People who are unpleasantly surprised when they don't receive an inheritance from a close relative, usually a parent or grandparent, may suspect that they were somehow cheated. And sometimes they're right. Elderly or ill people are sometimes taken advantage of by those close to them, who manipulate them into cutting out close family members—and leaving assets to the influencer instead. This is called "undue influence," and if it's proven in court, a will can be ruled invalid.
A relative who suspects undue influence must contest the will in probate court, after the will-maker's death. Laws vary from state to state, but generally, to win a lawsuit charging that a will was written under undue influence, the person bringing the lawsuit must usually prove that:
These factors all point to a situation where a vulnerable person is taken advantage of. It's common that the will-maker is elderly and frail, and suffering from some mild dementia, but that's not always the case.
A person of any age can be susceptible to improper influence because of physical or mental illness.
A "confidential relationship" means a relationship of trust between the will-maker and the other person. People who are in a position to control a vulnerable person's living situation or finances are the ones who have the opportunity to exert undue influence over estate planning. For example, undue influence may be exerted by a lawyer, a caretaker, or a relative.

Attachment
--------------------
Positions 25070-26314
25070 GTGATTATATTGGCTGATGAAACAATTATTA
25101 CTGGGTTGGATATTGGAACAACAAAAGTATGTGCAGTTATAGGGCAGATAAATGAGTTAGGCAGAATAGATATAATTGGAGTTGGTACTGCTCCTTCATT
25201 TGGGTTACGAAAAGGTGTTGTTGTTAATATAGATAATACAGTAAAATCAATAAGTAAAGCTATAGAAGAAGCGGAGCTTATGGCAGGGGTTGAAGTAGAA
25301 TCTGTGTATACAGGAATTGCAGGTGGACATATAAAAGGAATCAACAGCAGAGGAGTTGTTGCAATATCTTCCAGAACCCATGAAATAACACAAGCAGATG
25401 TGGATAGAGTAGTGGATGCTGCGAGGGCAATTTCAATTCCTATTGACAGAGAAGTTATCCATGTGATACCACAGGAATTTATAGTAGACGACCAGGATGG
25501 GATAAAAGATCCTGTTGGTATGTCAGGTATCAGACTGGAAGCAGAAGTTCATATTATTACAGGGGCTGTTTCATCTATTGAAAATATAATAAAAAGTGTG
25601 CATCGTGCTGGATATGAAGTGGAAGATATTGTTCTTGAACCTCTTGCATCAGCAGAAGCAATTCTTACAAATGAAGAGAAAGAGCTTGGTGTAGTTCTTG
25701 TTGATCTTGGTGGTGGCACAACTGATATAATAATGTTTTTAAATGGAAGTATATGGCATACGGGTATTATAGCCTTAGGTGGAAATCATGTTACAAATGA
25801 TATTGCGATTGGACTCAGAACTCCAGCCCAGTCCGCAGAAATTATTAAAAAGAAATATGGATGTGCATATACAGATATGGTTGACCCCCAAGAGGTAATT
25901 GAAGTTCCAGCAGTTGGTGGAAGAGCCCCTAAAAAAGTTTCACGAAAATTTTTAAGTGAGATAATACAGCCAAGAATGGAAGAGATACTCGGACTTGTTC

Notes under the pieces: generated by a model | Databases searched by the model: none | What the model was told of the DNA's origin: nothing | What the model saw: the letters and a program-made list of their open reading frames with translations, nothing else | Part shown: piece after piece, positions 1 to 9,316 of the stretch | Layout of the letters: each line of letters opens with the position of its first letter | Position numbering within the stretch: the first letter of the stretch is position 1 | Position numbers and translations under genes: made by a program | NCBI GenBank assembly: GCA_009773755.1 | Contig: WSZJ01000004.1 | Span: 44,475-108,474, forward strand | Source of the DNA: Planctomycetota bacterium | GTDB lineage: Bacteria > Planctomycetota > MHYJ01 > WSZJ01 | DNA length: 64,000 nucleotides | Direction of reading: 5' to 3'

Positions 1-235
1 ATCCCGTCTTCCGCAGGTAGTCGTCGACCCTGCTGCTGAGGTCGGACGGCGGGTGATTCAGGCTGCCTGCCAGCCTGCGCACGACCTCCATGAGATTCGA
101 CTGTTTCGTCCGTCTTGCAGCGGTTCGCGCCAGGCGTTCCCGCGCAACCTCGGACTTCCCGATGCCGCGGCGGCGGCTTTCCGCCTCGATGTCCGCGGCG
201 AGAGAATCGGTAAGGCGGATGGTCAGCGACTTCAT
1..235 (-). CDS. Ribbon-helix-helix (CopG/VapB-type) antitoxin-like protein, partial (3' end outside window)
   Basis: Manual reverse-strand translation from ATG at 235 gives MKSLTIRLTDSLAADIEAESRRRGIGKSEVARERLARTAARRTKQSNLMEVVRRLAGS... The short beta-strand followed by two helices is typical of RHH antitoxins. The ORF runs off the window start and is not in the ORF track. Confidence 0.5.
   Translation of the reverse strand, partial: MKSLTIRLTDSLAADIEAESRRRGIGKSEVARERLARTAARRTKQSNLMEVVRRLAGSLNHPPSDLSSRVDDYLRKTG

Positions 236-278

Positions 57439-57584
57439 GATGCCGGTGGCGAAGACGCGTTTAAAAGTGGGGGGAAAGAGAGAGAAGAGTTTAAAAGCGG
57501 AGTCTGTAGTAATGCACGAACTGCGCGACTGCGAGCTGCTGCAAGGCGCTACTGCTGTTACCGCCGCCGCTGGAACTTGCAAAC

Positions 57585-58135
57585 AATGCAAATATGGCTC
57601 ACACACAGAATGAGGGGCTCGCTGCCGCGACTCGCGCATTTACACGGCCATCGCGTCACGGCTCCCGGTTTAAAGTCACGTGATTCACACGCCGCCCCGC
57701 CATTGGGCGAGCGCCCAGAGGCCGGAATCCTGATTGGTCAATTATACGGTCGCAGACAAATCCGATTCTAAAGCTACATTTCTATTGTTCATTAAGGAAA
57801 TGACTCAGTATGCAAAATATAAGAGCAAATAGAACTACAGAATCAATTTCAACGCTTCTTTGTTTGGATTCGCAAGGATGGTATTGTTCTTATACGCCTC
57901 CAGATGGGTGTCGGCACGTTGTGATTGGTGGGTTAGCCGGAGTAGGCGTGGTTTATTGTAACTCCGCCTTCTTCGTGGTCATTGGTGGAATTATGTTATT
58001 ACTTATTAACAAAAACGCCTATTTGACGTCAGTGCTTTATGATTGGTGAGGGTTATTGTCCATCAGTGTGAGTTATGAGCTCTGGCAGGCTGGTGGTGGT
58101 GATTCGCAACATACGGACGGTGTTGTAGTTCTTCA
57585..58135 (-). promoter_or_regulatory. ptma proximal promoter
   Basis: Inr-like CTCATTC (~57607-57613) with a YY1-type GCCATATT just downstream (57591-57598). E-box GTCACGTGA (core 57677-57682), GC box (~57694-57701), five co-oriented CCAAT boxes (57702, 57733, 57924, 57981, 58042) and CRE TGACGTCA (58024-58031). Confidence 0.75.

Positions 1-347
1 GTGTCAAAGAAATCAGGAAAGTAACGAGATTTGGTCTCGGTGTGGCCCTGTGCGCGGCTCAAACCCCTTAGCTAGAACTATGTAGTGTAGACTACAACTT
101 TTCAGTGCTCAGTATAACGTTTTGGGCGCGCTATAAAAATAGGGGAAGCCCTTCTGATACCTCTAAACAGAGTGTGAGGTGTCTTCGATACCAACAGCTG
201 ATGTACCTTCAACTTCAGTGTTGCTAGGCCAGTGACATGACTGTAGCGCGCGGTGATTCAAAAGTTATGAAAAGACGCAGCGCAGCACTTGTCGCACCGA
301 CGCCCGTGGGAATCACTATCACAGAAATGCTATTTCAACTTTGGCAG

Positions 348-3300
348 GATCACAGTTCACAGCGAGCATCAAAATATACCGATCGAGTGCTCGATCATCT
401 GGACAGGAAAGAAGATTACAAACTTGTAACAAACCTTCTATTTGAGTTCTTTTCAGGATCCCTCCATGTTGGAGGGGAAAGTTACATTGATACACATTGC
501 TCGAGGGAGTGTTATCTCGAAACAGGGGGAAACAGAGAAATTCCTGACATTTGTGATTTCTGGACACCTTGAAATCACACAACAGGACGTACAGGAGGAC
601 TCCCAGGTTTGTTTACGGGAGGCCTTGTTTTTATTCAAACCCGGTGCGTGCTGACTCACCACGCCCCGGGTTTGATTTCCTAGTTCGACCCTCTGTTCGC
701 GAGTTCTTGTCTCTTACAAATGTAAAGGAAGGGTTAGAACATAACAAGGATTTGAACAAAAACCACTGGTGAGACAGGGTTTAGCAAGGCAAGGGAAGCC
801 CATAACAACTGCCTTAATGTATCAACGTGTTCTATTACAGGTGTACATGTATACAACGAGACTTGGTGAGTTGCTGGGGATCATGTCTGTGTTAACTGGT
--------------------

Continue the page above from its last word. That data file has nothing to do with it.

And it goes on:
It can be difficult to prove undue influence, because it's impossible to know what someone—who is no longer around to tell you—was thinking when he or she made a will. Ultimately, a judge (jury trials are very rare in probate court) must decide, based on the testimony of witnesses, whether or not someone exerted improper influence. Courts often hear from doctors, relatives, caregivers, lawyers, and anyone else who has knowledge of the relationship between the deceased will-maker and the person who is alleged to have exerted improper influence.
It's not enough to show that someone had influence over someone else; after all, that happens all the time and there's no reason to assume it's a bad thing. For example, a judge found that a woman had not exercised undue influence over her husband, even though she took the lead on their estate planning and spoke to their attorney about the content of their new wills, and he suffered from some degree of dementia. She did not benefit from the terms of his new will, which left property to close friends instead of to the couple's estranged daughter. (The daughter was the one who contested her father's will.) (Paine v. Sullivan, 950 N.E.2d 874, Mass. App. 2011.)
Another court, however, invalidated an elderly woman's will after finding it was the product of undue influence from her friend Rose. The will, unlike previous wills, left 35% of the estate to Rose and named her as personal representative. The will-maker, Maxine, had suffered from Alzheimer's disease, and witnesses at trial testified that Rose had controlled who could see her, told nursing home staff to call Rose instead of Maxine's family members, and told family members to stay away. (In re Estate of Vestre, 799 N.W.2d 379, N. Dak. 2011)